A Florida Criminal Defense Attorney Explains the Consequences of Improperly Exhibiting a Firearm or Weapon


Improper exhibition of a firearm or weapon” may not sound like a serious crime, but even so, you don’t want this charge on your record. Below, a Florida criminal defense attorney explains the penalties for improper exhibition, as well as a few defenses that might apply to your case.

What Is Improper Firearm or Weapon Exhibition?

Legally, “improper exhibition” means that you carelessly, rudely, or aggressively displayed a weapon. You don’t necessarily need to threaten others with the weapon; acting aggressively or carelessly is enough for this deadly weapon charge.

A prosecutor can charge you with an improper exhibition for carelessly displaying:

  • Any firearm (pistols, machine guns, assault rifles, etc.)
  • Knives
  • Dirks
  • Billie clubs
  • Swords
  • Slingshots
  • Metallic knuckles
  • Tear gas guns
  • Chemical weapons

Is Improper Handling Of a Firearm a Felony?

Improper handling of a firearm can indeed lead to serious consequences, including potential felony charges. In many jurisdictions, the careless or reckless use of a firearm is considered a serious offense due to the inherent risks and dangers involved. Such actions can endanger lives, result in injury or death, and contribute to the overall prevalence of gun-related violence in society. Felony charges for improper firearm handling may encompass a range of behaviors, such as brandishing a weapon in a threatening manner, discharging a firearm in a reckless manner, or carrying a concealed weapon without the necessary permits.

When it comes to firearm laws, individuals must understand and adhere to the regulations in their jurisdiction to avoid legal repercussions. In cases where improper firearm handling weapon leads to felony charges, individuals may face severe penalties, including hefty fines, imprisonment, and a permanent criminal record. Therefore, gun owners and users need to prioritize safety, proper training, and responsible behavior when handling firearms to prevent any potential legal issues and contribute to a safer community for all.

What Penalties Can You Face for Improper Exhibition?

The improper exhibition is less serious than aggravated assault. Although it’s only a first-degree misdemeanor, improper exhibition can result in harsh penalties.

If convicted, you’ll have to pay a fine of up to $1,000. The court may also penalize you with 12 months of probation or up to one year in jail.

Comparatively, aggravated assault is a third-degree felony that carries a minimum three-year prison sentence. If you’ve previously been convicted of a felony, aggravated assault has a 10-year minimum prison sentence. It’s crucial to seek legal advice from a criminal defense lawyer to understand your options.

If you want to know more about potential penalties, contact a Florida criminal defense attorney.

What the State Must Prove To Convict You

For a prosecutor to show that you are guilty of improper exhibition, they must prove that:

  • You had a weapon on you.
  • You displayed the weapon in a threatening, rude, or careless manner.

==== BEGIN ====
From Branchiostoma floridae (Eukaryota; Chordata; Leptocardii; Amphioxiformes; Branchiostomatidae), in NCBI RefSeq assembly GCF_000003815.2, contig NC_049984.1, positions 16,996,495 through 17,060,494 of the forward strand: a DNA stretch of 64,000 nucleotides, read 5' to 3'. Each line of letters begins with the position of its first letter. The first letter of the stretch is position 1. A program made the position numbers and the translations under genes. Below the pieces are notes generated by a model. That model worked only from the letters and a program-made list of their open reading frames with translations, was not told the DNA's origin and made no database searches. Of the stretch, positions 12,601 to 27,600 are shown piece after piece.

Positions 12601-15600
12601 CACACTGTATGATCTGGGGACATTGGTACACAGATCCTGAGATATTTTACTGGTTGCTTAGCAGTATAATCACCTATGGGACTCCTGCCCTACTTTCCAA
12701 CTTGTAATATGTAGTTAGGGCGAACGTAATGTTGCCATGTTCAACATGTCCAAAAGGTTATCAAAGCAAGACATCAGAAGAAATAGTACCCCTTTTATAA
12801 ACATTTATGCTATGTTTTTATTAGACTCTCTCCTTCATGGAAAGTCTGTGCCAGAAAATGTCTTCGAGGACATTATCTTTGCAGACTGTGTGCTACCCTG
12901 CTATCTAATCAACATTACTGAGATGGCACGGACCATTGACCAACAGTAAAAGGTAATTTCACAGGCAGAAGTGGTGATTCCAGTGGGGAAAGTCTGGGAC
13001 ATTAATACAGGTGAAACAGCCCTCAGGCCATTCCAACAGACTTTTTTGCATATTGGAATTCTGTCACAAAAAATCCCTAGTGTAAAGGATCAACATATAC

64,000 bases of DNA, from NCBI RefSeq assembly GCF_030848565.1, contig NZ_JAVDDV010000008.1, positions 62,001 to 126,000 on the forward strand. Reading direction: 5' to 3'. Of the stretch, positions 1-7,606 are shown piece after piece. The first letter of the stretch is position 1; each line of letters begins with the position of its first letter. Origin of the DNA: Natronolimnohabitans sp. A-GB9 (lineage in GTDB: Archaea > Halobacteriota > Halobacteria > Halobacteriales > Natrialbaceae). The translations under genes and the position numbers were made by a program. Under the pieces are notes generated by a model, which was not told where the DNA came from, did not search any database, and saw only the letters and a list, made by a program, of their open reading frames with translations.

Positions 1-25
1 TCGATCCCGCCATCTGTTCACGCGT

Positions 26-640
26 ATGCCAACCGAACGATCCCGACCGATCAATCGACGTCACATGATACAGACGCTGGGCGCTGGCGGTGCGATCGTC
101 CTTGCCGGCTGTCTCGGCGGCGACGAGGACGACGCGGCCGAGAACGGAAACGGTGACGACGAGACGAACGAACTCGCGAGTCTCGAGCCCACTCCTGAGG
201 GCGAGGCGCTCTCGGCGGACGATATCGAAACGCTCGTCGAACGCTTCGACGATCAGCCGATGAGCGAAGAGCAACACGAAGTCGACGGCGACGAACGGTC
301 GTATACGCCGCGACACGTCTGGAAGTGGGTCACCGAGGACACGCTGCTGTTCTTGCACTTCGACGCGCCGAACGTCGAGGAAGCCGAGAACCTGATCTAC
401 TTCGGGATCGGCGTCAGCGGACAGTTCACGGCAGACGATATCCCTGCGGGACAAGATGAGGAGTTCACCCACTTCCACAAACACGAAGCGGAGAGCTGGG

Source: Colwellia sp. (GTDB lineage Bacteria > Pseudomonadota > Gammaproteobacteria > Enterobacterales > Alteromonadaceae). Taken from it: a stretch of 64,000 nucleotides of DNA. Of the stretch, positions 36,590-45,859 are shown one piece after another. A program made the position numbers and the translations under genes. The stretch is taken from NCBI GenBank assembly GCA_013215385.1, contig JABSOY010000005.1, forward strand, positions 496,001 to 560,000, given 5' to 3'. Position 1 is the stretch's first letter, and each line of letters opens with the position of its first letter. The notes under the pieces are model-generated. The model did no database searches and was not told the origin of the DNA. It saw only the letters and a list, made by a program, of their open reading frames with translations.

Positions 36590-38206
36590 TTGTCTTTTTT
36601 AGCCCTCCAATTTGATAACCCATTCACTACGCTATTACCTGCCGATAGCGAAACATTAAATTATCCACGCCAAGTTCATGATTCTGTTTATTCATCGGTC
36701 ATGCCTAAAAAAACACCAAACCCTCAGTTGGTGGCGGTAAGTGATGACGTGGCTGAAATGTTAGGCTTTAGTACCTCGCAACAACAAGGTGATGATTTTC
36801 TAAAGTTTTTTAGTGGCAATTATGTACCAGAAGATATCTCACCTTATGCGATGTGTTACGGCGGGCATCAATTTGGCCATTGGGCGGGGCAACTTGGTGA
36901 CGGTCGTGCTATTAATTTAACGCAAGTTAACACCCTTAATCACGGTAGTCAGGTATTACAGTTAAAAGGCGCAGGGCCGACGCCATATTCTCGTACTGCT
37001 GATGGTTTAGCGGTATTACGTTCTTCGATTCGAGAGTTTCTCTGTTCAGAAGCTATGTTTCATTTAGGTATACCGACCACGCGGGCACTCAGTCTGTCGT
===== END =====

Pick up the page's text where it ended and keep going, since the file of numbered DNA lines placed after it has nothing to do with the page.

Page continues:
• You did so in front of other people.

If you intentionally meant to hurt someone with your weapon, the prosecutor can upgrade the charge to aggravated assault.

Defenses to Improper Exhibition

If you wish to avoid conviction, your Florida defense attorney might argue that you brandished your weapon in self-defense. For instance, if you genuinely thought that someone would hurt you or others, you have the right to protect yourself from them.

However, your Florida criminal defense lawyer cannot say you acted in self-defense if you started the fight. For instance, you can’t say, “Sure, I attacked Bob. But then he came after me with a weapon, and I was scared, so I pulled out my gun.”

Your legal defense in Florida might also be able to argue that an instrument does not meet the legal definition of a weapon. For instance, if the instrument in question is a dull plastic knife, that doesn’t exactly qualify as a deadly weapon.

Is There a Possibility of a Lesser Charge?

If you hire a good criminal defense lawyer in Florida, yes. Your attorney may be able to reduce the charge to disorderly conduct. This is much better because disorderly conduct only comes with a$500 fine and a maximum of 60 days in jail.

What Should You Do If You Are Accused of Improper Exhibition?

If you’re facing an improper exhibition charge, you should first call a criminal defense lawyer in Florida. Your Florida criminal defense counsel will build a strong case in your defense and fight for the lightest possible sentence for you.

Call Us for Reliable Legal Defense in Florida

Don’t risk the consequences of representing yourself in a trial. Instead, reach out to a Florida criminal defense attorney at (954) 270-0769 for a free consultation. Michael White, P.A. handles everything from misdemeanors to first-degree felonies and will fight aggressively on your behalf.

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After several years as a prosecutor and General Counsel for the Broward County Police Benevolence Association (PBA), Michael White started his own practice focused on protecting individuals accused of crimes.

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